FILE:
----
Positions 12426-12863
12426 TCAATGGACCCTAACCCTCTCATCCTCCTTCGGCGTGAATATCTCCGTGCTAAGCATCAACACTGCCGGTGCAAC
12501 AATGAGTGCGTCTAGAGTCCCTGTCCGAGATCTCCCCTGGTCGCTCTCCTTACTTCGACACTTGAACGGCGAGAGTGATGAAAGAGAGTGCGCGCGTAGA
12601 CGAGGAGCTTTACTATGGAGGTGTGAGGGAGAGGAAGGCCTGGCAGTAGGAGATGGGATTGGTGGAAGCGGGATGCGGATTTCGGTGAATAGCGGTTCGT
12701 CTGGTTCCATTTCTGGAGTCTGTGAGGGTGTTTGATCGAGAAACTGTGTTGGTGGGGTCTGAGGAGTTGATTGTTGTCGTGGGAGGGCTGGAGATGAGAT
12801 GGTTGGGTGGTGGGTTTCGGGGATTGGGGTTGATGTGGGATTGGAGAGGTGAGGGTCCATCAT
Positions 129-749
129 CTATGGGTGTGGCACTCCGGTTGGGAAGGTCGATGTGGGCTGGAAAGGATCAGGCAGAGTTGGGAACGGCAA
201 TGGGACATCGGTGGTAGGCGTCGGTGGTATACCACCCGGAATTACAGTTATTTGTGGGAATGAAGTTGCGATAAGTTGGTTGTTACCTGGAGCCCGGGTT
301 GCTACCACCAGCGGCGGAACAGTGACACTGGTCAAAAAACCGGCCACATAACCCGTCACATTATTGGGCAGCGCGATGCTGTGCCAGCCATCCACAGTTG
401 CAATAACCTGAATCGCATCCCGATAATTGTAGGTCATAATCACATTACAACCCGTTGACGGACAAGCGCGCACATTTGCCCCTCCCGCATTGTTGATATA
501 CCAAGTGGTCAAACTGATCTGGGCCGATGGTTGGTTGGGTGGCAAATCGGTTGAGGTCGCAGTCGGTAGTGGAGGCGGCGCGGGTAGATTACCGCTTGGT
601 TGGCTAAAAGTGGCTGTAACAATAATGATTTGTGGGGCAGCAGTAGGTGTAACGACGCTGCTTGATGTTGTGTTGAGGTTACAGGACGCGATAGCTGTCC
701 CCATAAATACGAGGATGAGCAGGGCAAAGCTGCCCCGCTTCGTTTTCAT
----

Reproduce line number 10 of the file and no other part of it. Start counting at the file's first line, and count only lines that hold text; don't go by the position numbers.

301 GCTACCACCAGCGGCGGAACAGTGACACTGGTCAAAAAACCGGCCACATAACCCGTCACATTATTGGGCAGCGCGATGCTGTGCCAGCCATCCACAGTTG